Charles Darwin Facts, Science Game
Who was Charles Darwin? This game will help children learn key facts about the evolutionary biologist, Charles Darwin. As an English naturalist, geologist, and biologist, Darwin’s theory of natural selection made significant contributions to our understanding of the origins of species. Play this game to learn key facts about Charles Robert Darwin. I bet you did not know Robert was also his name.
Interesting Facts About Charles Darwin
Interested in the life of Charles Darwin? Learn about His childhood, boarding school and his life as a scientist. Get to know the most interesting facts about His life and work. Discover the most important events in Darwin's life. Learn about the scientific achievements of Darwin, such as the discoveries of fossils and the theory of evolution. Read about His family background and life, as well as His writings. You'll be glad you read these facts about Charles Darwin.
Charles Darwin's childhood
As a child, Charles Darwin loved collecting objects. Born in rural England, he spent his spare time studying birds and other animals and reading books. A naturalist at heart, Darwin never formally studied anything other than the natural world. Although he despaired of memorizing Latin and studying poetry, his interest in nature never waned. By the time he was in high school, he had already become a world-famous naturalist and inventor of the theory of evolution by natural selection.
His boarding school
At the age of nine, Charles Darwin enrolled at a boarding school run by Dr. Butler in Shrewsbury, England. He attended the school for seven years, finishing at age sixteen. Though he was a mile away from his home, he could return to his family at any time. The boarding school taught him classical subjects such as Greek and Latin. Although his studies were not outstanding, Darwin remained happy there, even though he loathed the subjects.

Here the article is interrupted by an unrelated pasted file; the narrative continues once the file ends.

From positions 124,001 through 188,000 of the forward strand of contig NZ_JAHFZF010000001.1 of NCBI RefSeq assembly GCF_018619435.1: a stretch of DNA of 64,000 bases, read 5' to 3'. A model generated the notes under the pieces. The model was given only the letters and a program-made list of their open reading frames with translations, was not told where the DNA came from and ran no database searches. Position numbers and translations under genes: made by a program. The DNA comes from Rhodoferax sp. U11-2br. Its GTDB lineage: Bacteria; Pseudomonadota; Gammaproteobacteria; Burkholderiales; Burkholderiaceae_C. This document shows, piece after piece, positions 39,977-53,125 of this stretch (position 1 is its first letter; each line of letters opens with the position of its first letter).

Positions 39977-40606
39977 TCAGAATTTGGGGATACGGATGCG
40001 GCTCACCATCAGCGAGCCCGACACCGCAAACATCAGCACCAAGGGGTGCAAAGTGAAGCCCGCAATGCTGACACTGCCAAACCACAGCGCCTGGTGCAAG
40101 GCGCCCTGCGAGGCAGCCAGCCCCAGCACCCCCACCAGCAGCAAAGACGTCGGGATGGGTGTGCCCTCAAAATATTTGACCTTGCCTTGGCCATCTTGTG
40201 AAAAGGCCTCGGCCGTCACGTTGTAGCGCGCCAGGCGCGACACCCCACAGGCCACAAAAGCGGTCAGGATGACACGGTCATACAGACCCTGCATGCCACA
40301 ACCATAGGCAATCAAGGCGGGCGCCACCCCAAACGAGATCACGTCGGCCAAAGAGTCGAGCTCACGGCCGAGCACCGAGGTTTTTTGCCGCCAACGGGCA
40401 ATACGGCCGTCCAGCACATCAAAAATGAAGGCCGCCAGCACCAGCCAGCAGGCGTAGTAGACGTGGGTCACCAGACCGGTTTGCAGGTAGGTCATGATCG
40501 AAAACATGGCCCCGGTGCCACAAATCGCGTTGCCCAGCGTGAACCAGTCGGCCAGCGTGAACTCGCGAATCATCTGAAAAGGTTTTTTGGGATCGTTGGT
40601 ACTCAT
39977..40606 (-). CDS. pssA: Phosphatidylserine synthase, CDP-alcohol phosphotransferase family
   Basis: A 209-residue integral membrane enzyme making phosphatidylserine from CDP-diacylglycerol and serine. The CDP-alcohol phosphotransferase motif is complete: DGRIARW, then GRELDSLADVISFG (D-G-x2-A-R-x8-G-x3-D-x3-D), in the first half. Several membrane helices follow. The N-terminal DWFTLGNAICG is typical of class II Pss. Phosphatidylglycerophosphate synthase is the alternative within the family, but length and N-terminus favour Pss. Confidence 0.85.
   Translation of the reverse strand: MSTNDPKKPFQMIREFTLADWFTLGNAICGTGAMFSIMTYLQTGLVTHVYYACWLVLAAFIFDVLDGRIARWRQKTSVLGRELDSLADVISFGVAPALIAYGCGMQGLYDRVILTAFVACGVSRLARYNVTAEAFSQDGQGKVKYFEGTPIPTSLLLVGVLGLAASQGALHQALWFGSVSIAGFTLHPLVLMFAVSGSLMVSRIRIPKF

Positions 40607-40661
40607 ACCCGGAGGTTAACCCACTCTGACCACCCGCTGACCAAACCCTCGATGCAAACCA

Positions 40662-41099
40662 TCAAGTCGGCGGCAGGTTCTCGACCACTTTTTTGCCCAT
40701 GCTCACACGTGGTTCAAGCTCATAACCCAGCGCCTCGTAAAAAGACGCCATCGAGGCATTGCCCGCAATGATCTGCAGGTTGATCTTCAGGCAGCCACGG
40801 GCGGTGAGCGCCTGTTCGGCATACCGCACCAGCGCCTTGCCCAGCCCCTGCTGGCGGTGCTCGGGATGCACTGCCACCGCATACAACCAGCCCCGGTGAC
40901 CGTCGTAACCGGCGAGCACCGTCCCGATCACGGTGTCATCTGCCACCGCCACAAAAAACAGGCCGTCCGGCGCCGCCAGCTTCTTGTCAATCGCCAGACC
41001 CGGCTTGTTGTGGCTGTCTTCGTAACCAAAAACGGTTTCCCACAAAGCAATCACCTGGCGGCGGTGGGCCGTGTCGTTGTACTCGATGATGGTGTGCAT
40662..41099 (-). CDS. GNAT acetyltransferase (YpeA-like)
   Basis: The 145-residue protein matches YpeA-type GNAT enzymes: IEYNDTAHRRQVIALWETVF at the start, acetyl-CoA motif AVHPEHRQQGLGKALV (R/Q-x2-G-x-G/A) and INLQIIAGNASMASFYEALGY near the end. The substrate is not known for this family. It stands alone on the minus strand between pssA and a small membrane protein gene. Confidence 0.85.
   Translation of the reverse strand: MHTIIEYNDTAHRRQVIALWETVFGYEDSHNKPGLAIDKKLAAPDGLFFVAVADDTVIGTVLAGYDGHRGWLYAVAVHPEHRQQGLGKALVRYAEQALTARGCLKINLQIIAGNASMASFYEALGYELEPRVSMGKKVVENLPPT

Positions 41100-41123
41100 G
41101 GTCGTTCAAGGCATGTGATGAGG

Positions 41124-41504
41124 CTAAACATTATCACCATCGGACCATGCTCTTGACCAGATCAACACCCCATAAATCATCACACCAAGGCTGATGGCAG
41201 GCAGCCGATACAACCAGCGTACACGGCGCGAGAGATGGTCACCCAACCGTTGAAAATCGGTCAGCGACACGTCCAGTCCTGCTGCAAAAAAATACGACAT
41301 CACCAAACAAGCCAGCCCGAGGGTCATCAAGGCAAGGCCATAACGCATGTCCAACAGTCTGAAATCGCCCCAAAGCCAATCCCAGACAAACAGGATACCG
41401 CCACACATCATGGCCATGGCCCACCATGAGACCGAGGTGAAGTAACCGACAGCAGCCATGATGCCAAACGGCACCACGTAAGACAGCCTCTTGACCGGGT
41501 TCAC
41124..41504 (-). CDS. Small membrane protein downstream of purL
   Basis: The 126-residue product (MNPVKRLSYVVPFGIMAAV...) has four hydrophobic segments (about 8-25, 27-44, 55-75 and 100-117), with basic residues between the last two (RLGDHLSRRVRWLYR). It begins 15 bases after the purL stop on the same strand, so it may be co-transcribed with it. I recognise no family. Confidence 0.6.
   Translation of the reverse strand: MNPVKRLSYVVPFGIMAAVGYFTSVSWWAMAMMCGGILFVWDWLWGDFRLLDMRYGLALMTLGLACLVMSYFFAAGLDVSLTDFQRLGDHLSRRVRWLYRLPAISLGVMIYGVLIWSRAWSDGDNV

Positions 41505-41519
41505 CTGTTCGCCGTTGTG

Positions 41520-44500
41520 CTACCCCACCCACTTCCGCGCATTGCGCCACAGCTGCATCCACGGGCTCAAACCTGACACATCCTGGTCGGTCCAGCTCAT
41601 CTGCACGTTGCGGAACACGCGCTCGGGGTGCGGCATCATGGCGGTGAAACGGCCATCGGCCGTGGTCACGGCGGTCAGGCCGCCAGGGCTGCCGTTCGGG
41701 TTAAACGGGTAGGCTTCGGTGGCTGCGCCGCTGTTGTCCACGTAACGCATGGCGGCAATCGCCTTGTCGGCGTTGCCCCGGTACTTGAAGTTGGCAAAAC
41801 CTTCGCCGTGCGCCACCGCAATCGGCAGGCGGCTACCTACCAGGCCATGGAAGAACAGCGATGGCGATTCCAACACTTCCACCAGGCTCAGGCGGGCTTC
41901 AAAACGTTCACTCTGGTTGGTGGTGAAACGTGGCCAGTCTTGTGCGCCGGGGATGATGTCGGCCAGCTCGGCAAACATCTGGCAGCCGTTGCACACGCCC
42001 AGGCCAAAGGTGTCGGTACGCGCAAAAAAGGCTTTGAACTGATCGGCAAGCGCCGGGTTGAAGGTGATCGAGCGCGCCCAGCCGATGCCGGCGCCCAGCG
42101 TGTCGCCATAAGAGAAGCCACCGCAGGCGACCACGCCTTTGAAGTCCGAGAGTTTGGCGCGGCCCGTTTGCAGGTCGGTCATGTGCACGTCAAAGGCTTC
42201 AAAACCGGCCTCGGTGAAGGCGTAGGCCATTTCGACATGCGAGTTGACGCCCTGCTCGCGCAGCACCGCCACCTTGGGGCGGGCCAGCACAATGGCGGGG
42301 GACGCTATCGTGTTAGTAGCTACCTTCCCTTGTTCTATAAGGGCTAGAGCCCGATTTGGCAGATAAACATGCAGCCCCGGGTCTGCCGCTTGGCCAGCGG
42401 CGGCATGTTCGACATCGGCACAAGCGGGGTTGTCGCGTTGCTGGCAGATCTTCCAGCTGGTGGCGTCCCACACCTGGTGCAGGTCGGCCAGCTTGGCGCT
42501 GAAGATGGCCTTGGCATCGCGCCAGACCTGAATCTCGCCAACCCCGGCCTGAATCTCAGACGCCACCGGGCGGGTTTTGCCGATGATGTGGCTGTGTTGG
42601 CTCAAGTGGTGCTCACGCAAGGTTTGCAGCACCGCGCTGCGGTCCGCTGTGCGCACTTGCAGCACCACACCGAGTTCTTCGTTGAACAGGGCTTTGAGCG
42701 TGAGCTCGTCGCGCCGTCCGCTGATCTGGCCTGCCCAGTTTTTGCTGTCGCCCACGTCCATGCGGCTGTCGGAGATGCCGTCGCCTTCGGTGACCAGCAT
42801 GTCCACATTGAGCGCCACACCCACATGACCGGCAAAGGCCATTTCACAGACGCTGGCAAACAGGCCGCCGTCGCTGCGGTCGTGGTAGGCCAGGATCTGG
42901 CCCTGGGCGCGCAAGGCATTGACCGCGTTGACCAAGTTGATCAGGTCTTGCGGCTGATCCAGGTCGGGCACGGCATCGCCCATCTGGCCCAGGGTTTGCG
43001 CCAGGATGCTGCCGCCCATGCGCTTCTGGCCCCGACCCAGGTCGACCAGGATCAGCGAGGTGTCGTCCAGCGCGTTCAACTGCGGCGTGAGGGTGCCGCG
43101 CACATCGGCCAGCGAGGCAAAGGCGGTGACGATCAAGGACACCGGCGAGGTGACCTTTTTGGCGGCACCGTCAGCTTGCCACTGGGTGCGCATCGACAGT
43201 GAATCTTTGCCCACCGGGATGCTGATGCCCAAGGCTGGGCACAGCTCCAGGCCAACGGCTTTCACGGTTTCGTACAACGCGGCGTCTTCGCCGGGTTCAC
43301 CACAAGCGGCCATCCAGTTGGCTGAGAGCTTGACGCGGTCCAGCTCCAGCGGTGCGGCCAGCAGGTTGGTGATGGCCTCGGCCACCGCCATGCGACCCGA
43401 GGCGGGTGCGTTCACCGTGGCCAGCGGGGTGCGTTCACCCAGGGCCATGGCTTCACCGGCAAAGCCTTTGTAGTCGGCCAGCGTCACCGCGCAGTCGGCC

His career as a scientist
After graduating from Edinburgh University with a B.A. in philosophy, Charles Darwin immediately jumped at the chance to attend Christ's College in Cambridge, England, and study to become a minister. There, he took a botany course with Professor John Stevens Henslow. He began collecting beetles and other insects, and read widely. He received his bachelor's degree in 1831.
Many readers of Charles Darwin's writings may be surprised to learn that he had a personal faith in God. While his autobiography was never published, he was fascinated by natural history and its intricate details. Despite his father's wishes for him to be a minister, he decided to pursue natural history instead. He enrolled at the University of Edinburgh at age sixteen, where he met plant scientist John Henslow.
His abolitionist views
Abolitionist views are often characterized as a'moral' attitude that abolitionists hold. Darwin, however, was not a militant abolitionist. He spent years abroad in Africa and India witnessing the suffering of slaves, and his wife Emma Darwin was an abolitionist, too. Darwin also deplored the mistreatment of animals, and he supported the view that all humankind is one and should be treated as equal.
His adventures on the HMS Beagle
During his voyage on the HMS Beagle, naturalist Charles Darwin collected specimens for his new theory of evolution by natural selection. His findings challenged traditional ideas of creationism. Previously, Darwin had planned to become a country clergyman. But his newfound passion for nature inspired him to change his plans. His theory was eventually published and his theories were widely adopted. The HMS Beagle was the first scientific vessel to circumnavigate the globe and it sailed from the United Kingdom to Australia and South America.